Technical Working Group 1: Monitoring and Modelling
Chairs: Tom Cox, Caroline Rye and Valentina Marincioni
At our well-attended inaugural meeting, following a general group discussion, a ‘natural’ monitoring/modelling spilt formed within the working group. This separation was thought to be the most efficient way of working to address the issues and concerns pertaining to the two practices of monitoring and modelling. However, it was also acknowledged that on-going communication between these two factions is considered crucial to the overall success of the group.
Technical Working Group 1 will work to developing Information Sheets to allow interested partied to understand the current capabilities and limitations for both modelling and monitoring of moisture in the built environment. To support both a platform for professionals operating in this area will be explored to provide a trusted and competent source of consultancy.
With regards to monitoring, there seem to be some fairly fundamental questions around the reasons for monitoring and the protocols and methods used. We are in the process of drafting an Information Sheet that could act as an introduction to the subject for those interested in commissioning or carrying out monitoring. In relation specifically to moisture monitoring, we would like to compare different monitoring methods. The first action will be the collation or survey of methods currently in use. Following this we hope to be able to produce a document, another Information Sheet perhaps, detailing these methods and protocols including notice of their limitations. In the longer term we would like to develop a form of quality assurance process which ensures competency for monitoring to ensure confidence in the efficacy of the discipline.
A similar outline to the approach to monitoring was also mapped for modelling of moisture in the built environment. There is a requirement to collate Information Sheets to clearly define and understand what can be reliably modelled and the limitations current software have. To support this, a platform to allow consultancy to demonstrate a level of knowledge, training and continued competence is required.
TWG 1 is planning a workshop on moisture monitoring methods in July to take forward the development of this work stream. TWG members will be informed and invited as soon as the date and time is fixed.
Technical Working Group 2 – Airtightness and Ventilation
Chairs: Ian Mawditt and Tim Sharpe
The key theme in the TWG2 re-launch meeting in October 2017 broadly centred around “what should a ventilation system do and how can we measure what it is doing?”. The use of moisture as a metric for understanding ventilation effectiveness became the focus, using vapour pressure excess as opposed to relative humidity as the convention. In summary, vapour pressure excess (internal vapour pressure minus corresponding external vapour pressure) is a good indicator of the amount of moisture content in the internal air relating to occupant moisture generation. Therefore, could excess vapour pressure be used to understand how effectively a dwelling’s ventilation is able to manage moisture, and other pollutant, concentrations?
Since the meeting, some preliminary research has been undertaken to develop this concept further. Temperature and relative humidity data from some 30 homes (fairly airtight [<6.0] and where context about occupancy and use of ventilation is known) has been re-analysed to explore vapour pressure excess with a view to developing an analytical methodology. The initial results are beginning to reveal some interesting findings. At the time of publication of this newsletter we are not able to present the preliminary results, but we hope to do so in the near future.
The plan will be to develop the methodology and to test it further, using data from dwellings where additional information is available, e.g. ventilation system type, occupancy patterns, etc. If anyone can offer data for re-analysis, then we would like to hear from you. We believe there is a strong case to make a submission for funding to develop this research project further. A potential output would be to develop a simple algorithm with a web front-page where users can simply upload temperature and relative humidity data and further contextual information: they would get feedback relating to moisture conditions against thresholds/benchmarks (to be determined); UKCMB would add the property data to a data repository, allowing further meta-analysis to be performed.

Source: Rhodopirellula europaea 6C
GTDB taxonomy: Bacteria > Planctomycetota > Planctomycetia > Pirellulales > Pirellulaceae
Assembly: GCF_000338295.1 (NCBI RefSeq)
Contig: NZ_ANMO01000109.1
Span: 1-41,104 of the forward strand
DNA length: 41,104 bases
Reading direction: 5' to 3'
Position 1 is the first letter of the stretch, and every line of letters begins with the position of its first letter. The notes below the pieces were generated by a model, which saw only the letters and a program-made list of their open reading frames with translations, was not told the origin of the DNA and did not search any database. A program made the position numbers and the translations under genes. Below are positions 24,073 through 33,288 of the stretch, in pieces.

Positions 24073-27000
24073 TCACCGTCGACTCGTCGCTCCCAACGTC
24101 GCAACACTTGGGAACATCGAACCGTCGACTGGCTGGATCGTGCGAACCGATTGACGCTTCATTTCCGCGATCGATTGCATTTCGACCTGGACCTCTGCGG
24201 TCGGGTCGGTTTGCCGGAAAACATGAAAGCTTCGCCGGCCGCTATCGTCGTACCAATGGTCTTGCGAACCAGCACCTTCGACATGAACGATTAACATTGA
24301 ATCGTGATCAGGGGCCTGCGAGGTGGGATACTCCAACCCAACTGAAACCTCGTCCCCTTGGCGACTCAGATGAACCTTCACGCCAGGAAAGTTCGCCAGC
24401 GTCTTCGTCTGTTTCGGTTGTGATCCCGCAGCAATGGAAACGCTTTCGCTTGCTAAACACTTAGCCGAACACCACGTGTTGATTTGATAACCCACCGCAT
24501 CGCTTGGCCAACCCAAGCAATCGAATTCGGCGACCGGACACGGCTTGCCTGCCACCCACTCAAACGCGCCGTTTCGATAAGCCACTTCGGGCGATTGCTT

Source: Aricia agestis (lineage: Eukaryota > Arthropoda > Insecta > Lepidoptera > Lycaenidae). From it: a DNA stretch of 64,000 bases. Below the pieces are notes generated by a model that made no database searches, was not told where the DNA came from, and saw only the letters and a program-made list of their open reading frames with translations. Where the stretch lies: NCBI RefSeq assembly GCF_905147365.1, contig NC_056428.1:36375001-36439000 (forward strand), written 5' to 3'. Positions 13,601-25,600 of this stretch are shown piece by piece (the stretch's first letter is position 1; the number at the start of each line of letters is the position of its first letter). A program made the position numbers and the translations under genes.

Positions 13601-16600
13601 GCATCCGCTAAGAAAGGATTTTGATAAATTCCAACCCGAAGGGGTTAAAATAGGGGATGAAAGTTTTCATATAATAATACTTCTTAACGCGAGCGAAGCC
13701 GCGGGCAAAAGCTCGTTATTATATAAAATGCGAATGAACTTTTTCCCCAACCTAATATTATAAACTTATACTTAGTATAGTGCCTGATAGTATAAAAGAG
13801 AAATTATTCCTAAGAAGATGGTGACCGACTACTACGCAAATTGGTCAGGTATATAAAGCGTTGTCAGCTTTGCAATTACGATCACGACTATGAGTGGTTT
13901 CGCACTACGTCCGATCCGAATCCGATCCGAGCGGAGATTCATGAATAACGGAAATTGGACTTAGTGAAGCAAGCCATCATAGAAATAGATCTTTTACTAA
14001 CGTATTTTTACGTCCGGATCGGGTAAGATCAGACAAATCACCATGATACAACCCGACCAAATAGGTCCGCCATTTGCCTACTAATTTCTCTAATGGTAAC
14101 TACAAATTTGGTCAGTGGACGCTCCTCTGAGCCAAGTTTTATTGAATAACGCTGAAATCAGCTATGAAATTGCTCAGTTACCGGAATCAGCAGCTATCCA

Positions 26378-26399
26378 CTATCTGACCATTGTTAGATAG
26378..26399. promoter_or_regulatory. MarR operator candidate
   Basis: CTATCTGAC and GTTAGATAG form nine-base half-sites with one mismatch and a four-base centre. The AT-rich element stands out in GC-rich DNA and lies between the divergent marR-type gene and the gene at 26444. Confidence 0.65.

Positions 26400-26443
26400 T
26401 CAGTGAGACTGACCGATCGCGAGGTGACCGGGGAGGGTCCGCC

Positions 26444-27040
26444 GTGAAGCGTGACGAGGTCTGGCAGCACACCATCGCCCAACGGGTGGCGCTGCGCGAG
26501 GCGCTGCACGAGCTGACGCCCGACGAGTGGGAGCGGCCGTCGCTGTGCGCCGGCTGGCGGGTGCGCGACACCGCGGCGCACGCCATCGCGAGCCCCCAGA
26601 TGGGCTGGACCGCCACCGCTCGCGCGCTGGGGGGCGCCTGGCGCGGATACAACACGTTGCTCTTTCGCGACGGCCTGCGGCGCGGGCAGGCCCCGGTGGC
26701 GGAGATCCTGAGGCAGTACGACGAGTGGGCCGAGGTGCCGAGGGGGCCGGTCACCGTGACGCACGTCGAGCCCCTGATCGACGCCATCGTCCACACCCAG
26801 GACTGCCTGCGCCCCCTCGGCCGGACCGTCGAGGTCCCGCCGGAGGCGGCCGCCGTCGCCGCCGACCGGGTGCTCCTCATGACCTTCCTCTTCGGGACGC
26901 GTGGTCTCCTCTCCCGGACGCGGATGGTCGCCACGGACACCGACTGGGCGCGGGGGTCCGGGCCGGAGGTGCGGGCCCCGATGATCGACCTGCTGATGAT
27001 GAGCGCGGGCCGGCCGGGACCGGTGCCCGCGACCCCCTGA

Technical Working Group 3 – New Homes
Chair: Lynne Sullivan
The meeting in October was very productive and well attended. It was suggested that our group (TWG3) should try to involve constructor/developer representatives who are generally poorly represented in the UKCMB at present. Several main themes emerged from the discussions. These were
1. Designing out moisture: air barrier; microporosity, hygroscopicity, reducing thermal bridging; avoiding underfloor condensation; appropriate design for ventilation; flood risk; extreme weather penetration.
It was agreed that better statistical evidence of numbers of moisture-related defects would be very helpful in relation to making the case for further research etc, and that perhaps insurers’ data could be gathered. There was a good discussion about design approaches and skill as well as usability of controls by occupants.
2. Minimising moisture in construction and delivery: Pre-construction protection; During construction issues; drying out periods; Measurement and control of moisture; Ventilation, flow rates, air circulation, purge ability, humidity control, maintenance issues.
It was agreed that more evidence of the performance of ventilation systems of different types under different performance conditions was needed. Also, information on the levels of moisture delivered during the construction period appeared to be sadly lacking, so that KPIs for minimising moisture could not currently be addressed. Of the condensation and mould growth issues reported to NHBC Warranty, those occurring in the first two years were considered defects which the builder is responsible for.
3. Moisture issues in use for occupants: Cleanability; moisture-generating activities; sensors
Technical Working Group 4 – Existing Buildings and Retrofit
Chairs: Harry Paticas and Bob Prewett
TWG 4 met for the first time in October 2017 and attempted to highlight the most important themes relating moisture issues to existing buildings and retrofit. The general consensus was that the next steps should consist of gathering existing research, summarising and then disseminating best practice.